If you are currently employed or have worked for a company before, chances are you have been given a company or employee handbook. This document is usually in book form and explains the rules and policies set forth by the employer, and is handed to you upon employment. In order to make sure the employer is not penalized for not giving you the information, most require your signature as receipt and understanding of the policies within the document. But oftentimes, once hired, many employees simply disregard the document which can lead to problems in the future. Not knowing what is in your employee handbook could cost you your job.
Most employee handbooks are very specific and list every policy you can think of. It includes benefits, sick time, vacation hours, policies on calling in sick, paid time off, computer and email policies, Internet policies, etc. It is THE document to always keep with you to refer to if there is a problem or concern.
As a human resources manager, I have found in the past that many of the employees did not know the policies and procedures given in the manual. The workers would call with inquiries or email me with questions which were clearly stated in the handbook. I would promptly refer them to look at their employee handbook and some did not even have it anymore. To make things worse, upon hiring in the initial orientation, we went over the ENTIRE handbook to make sure each employee understood the rules and policies set forth.
Case in point. There was the employee who called in sick two days in a row. When she returned to work, she was asked for a doctor’s note. She replied that she didn’t know she had to have one. The company policy was if you were sick for more than one day in a row, upon return, you must have a doctor’s note or the absence would go against their record. The employee expressed her frustration in not knowing that but my answer was, “it’s in the employee handbook.”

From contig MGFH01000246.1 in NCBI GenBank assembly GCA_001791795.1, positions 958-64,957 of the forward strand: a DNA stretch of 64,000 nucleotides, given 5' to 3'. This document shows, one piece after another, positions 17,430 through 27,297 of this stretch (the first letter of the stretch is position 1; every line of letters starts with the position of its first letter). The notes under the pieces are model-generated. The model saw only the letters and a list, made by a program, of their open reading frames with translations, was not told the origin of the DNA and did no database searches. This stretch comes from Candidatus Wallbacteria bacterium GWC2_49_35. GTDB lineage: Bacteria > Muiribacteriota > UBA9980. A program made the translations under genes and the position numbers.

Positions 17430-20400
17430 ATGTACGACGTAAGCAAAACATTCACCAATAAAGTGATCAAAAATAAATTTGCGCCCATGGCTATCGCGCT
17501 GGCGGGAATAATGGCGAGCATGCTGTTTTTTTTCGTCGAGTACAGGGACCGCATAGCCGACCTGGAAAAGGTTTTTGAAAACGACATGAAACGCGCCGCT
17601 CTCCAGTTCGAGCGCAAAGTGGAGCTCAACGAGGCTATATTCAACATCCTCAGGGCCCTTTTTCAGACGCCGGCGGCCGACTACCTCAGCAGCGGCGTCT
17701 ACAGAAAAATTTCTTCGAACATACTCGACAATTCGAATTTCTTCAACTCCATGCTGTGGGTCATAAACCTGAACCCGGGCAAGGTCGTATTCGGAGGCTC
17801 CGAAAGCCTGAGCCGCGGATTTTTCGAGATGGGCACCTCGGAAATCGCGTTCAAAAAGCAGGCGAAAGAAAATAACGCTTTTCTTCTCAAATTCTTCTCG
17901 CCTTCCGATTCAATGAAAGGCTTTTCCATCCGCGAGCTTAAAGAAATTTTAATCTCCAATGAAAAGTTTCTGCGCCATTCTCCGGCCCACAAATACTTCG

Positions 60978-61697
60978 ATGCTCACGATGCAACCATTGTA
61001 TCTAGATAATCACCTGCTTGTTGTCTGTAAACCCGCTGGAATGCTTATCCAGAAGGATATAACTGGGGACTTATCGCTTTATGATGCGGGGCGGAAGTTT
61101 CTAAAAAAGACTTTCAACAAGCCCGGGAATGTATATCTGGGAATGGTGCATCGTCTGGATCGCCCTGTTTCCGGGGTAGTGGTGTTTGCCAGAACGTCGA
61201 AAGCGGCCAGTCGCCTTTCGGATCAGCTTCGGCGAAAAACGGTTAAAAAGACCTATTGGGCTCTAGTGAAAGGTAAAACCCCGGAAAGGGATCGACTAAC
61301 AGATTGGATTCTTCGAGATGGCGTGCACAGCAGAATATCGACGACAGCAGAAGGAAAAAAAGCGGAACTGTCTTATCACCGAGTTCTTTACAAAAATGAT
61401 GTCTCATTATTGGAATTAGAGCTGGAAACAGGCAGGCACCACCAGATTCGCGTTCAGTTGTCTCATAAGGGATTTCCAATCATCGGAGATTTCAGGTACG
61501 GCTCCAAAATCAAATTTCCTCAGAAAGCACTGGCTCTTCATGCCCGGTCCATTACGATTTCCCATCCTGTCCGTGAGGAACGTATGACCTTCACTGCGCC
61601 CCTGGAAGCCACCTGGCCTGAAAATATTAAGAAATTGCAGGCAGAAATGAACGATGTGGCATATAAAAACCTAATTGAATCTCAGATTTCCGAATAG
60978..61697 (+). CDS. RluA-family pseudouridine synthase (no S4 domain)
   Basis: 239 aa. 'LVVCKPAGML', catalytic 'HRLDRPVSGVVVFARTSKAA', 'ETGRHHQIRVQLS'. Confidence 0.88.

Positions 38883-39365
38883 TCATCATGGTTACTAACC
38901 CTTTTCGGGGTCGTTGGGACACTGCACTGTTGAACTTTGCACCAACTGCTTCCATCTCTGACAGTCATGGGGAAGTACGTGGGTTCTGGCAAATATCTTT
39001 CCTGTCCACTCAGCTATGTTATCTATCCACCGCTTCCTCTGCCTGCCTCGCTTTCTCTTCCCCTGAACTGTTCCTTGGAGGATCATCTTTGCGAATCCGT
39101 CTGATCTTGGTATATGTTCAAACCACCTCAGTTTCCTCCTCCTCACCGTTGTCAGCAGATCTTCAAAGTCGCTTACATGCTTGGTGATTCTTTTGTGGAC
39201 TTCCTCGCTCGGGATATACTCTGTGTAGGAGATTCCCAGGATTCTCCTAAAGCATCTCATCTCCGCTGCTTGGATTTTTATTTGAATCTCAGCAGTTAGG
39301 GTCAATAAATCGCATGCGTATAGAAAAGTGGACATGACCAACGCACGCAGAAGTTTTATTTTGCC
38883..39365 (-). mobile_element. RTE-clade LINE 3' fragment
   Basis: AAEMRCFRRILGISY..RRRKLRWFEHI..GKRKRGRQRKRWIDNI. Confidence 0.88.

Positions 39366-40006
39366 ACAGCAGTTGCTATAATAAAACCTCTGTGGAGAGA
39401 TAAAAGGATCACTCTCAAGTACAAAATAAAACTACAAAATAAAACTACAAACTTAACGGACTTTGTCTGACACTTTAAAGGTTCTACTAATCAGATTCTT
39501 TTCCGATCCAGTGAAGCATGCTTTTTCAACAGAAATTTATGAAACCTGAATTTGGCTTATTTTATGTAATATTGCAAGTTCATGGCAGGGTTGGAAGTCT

Knowing the employee handbook can not only help you keep your job, but help you when you need it. The company must follow the policies and procedures outlined in the handbook, which oftentimes is prepared with the help of legal counsel and is considered a legal document. I had an employee who was sick for eight days in a row and her manager wanted to fire her. When she returned, she had a valid doctor’s note and had called in each day that she was sick, which was in the employee handbook. She could not get fired for her attendance because she followed the company policy to a “T”.
An employee handbook is not just a set of papers that should be disregarded. Your employee is held up to the standards and practices within the document and so are you. Know what is in your employee handbook and refer to it anytime there is a problem, question, or concern.
Knowing what you can, cannot do, the rules and policies, will make your job easier and less stressful. If you do not have your employee handbook, ask your manager or human resources for one. Keep it handy for easy referral.